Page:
Although dozens of ancient sites exist on Pohnpei, none exceeds the elite centre of Nan Madol in architectural magnificence. Indeed, no greater record of prehistoric achievement exists in all of Micronesia than the 92 islets of ancient Nan Madol.
Set apart on the main island of Pohnpei, the ceremonial centre was the scene of human activity as early as the first or second century AD. By the 8th or 9th century, islet construction had begun, but the distinctive megalithic architecture of Nan Madol probably was not begun until perhaps the latter 12th or early 13th century.
The elite centre was a special place of residence for the nobility and of mortuary activities presided over by priests. Its population almost certainly did not exceed 1,000 and may have been less than half that.
Madol Powe, the mortuary sector contains 58 islets in the northeastern area of Nan Madol. Most of the islets once were occupied by the dwellings of priests. Some islets serve special purposes, such as food preparations on Usennamw, canoe making on Dapahu, and coconut oil preparation on Peinering. High walls surrounding tombs are located on the mortuary islets of Peinkitel, Nandauwas, Karian, and Lemenkou.
The crowning achievements of Nan Madol is the royal mortuary islet of Nandauwas. Here, walls of 18 to 25 feet high surround a central tomb enclosure within the main courtyard. Karian anchors the east corner of Nan Madol on the edge of the reef facing the open Pacific. Karian's most distinctive feature is its handsome main entry portal below a massive lintel supporting the upper wall. Peinkitel is built partly on the shores of Temwen Island, one of the few islets in Nan Madol not bounded on all four sides by the waters of the lagoon. Here within a secondary enclosure, lies a large tomb that is said to contain the remains of the legendary Isokelekel. The hero is supposed to have conquered the saudeleur and instituted the nahnmwarki title system that persists on Pohnpei to this day.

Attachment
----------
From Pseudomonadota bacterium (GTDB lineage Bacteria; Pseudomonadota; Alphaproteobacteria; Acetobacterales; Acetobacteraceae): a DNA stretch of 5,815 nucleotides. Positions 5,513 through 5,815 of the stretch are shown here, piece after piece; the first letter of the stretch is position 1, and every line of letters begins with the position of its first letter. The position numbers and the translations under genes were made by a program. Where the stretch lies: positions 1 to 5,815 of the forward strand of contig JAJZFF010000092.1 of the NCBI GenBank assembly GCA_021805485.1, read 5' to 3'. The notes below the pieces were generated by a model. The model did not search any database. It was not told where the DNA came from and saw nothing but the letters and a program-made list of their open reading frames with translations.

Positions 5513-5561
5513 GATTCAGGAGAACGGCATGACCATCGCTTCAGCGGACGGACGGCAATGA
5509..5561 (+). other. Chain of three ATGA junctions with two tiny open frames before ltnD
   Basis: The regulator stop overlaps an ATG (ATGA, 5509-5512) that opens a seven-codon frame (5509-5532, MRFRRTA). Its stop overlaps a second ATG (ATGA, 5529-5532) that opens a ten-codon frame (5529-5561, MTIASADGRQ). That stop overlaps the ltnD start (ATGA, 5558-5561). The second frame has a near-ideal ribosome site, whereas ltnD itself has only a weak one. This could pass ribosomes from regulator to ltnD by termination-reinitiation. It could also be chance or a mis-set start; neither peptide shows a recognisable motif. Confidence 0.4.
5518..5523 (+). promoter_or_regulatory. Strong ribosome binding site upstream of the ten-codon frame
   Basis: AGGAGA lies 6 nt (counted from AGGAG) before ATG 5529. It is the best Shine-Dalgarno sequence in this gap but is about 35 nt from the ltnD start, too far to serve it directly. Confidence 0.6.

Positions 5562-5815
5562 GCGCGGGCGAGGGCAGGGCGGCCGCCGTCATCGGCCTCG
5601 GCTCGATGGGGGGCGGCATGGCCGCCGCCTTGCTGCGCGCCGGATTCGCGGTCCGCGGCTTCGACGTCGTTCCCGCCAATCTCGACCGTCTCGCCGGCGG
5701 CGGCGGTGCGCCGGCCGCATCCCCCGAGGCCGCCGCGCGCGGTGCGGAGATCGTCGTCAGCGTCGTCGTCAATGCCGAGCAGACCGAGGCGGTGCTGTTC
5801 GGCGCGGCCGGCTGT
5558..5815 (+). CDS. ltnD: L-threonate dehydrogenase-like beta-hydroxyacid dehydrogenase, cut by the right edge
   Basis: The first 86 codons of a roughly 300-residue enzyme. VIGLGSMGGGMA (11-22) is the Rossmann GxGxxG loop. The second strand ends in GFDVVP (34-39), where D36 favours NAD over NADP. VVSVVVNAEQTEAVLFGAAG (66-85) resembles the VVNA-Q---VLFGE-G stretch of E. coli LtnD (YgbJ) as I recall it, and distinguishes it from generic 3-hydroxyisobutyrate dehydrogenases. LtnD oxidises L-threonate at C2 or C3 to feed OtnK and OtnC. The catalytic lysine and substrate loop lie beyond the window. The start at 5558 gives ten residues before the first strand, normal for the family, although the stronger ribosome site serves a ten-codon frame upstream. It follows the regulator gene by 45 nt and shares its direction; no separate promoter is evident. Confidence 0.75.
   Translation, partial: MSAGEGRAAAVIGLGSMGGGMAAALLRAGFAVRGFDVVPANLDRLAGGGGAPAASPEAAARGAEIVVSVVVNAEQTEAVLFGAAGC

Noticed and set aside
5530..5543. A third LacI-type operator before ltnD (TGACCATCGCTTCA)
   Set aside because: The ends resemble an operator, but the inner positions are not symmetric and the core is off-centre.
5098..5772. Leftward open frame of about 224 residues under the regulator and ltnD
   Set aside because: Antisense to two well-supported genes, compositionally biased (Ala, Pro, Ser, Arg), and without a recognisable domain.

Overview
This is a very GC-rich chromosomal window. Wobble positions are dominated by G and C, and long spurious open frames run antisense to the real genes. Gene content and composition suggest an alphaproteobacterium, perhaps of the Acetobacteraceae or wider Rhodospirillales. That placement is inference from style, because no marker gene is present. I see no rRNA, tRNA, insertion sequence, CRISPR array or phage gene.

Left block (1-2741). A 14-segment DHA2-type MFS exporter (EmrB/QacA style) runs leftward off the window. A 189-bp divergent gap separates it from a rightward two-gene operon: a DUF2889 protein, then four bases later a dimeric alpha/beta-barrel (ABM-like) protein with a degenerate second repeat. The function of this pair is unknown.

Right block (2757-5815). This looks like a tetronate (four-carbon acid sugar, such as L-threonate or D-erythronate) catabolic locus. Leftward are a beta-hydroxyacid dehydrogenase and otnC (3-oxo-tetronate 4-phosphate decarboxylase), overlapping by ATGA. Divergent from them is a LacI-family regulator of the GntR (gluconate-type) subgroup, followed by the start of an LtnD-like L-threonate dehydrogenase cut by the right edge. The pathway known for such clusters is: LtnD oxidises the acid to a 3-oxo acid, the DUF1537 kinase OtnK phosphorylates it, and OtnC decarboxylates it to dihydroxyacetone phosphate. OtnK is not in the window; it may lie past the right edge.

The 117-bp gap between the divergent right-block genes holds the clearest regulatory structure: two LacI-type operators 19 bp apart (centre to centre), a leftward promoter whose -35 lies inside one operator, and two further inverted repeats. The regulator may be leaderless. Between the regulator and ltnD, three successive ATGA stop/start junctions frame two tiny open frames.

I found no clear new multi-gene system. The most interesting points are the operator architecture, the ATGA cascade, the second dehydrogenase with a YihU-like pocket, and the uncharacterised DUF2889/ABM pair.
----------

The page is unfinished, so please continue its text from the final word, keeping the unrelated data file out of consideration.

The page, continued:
Madol Pah, the administration sector contains 34 islets in the southwestern area of Nan Madol. This was the area of dwellings for the nobility. Kalapuel was said to have quartered Isokelekel and his warriors when they first came to Nan Madol.
A network of waterways interconnected the islets of Nan Madol, while immense seawalls and break-waters protected the island centre from the unrelenting waves of the Pacific Ocean. Most of the islets were rectangular in plan, and all were constructed artificially with cores of coral rubble fill. The majority of the islets were surrounded by retaining walls of basalt boulders and stacked prismatic basalt.
Walls extending above islet basis usually consisted of prismatic basalt stacked in alternating courses of headers and stretchers and filled with coral rubble. Often immense, the megalithic prisms weighed up to five tons or more and sometimes exceeded 15 feet in length. The megaliths were taken from quarries on the mainland, floated to the remote lagoon site on raft, and lifted into place with ropes, levers, and inclined planes.
In this picture, the walls of Nandauwas appear at the top of the picture
The architectural monuments of the saudeleurs in some sense united all of Pohnpei, as well as solidifying the social system of ancient Pohnpei. The prehistoric architecture of Nan Madol is the living symbol of the social institutions that long ago brought the magnificent monuments into being.
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